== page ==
Krüppel-like factor 5 (Klf5; also called IKLF or BTEB2), a zinc-finger transcription factor with proproliferative and transforming properties in vitro, is expressed in proliferating cells of gastrointestinal tract epithelia, including in basal cells of the esophagus. Thus, Klf5 is an excellent candidate to regulate esophageal epithelial proliferation in vivo. Nonetheless, the function of Klf5 in esophageal epithelial homeostasis and tumorigenesis in vivo has not previously been determined. Here, we used the ED-L2 promoter of the Epstein-Barr virus to express Klf5 throughout esophageal epithelia. ED-L2/Klf5 transgenic mice were born at the appropriate Mendelian ratio, survived to at least 1 yr of age, and showed no evidence of esophageal dysplasia or cancer. Staining for bromodeoxyuridine (BrdU) demonstrated increased proliferation in the basal layer of ED-L2/Klf5 mice, but no proliferation was seen in suprabasal cells, despite ectopic expression of Klf5 in these cells. Notably, expression of the KLF family member Klf4, which binds the same DNA sequences as Klf5 and which inhibits proliferation and promotes differentiation, was not altered in ED-L2/Klf5 transgenic mice. In primary esophageal keratinocytes that overexpressed Klf5, expression of Klf4 still inhibited proliferation and promoted differentiation, providing a possible mechanism for the persistence of keratinocyte differentiation in ED-L2/Klf5 mice. To identify additional targets for Klf5 in esophageal epithelia, we performed functional genomic analyses and identified a total of 15 differentially expressed genes. In summary, while Klf5 positively regulates proliferation in basal cells, it is not sufficient to maintain proliferation in the esophageal epithelium.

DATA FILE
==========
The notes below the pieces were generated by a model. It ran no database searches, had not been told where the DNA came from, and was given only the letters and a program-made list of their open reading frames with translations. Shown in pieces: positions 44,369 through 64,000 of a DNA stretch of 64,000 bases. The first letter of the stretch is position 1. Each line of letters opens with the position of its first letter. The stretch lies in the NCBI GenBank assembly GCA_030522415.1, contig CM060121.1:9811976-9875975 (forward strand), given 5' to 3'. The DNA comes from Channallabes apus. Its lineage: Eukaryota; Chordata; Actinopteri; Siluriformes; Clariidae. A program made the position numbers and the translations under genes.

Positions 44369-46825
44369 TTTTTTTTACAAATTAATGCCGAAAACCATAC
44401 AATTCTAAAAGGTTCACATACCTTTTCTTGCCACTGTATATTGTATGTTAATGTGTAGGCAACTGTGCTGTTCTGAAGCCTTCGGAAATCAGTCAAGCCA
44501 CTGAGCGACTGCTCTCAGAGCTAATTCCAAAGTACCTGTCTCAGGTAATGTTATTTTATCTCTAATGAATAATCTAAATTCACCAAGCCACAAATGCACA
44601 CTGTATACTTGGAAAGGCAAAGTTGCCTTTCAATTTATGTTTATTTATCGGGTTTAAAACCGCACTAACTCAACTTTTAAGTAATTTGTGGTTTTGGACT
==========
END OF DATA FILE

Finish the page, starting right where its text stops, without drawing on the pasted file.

- transgenic mice
diseases of the esophagus are among the most common ailments in the United States and throughout the world. Gastroesophageal reflux disease (GERD) affects up to 44% of the United States population at least monthly, and ∼20% have weekly symptoms (16). Some of these patients will develop altered proliferation and differentiation in the esophageal mucosa, with a disease spectrum ranging from symptomatic GERD to erosive esophagitis to Barrett's esophagus to adenocarcinoma of the esophagus (35). Chronic irritation of the mucosa by factors such as alcohol or tobacco use also alters the normal mechanisms of esophageal homeostasis, predisposing to squamous cell cancers of the esophagus (7). Each year, >300,000 people worldwide contract esophageal cancer, and nearly that many die of the disease (24). In the United States, esophageal cancer affects >14,000 individuals each year and is almost universally fatal (11). More than 90% of esophageal cancers arise in the epithelium (32). The common feature of GERD, esophageal cancer, and numerous other esophageal and gastrointestinal diseases is the dysregulation of normal epithelial homeostasis (12).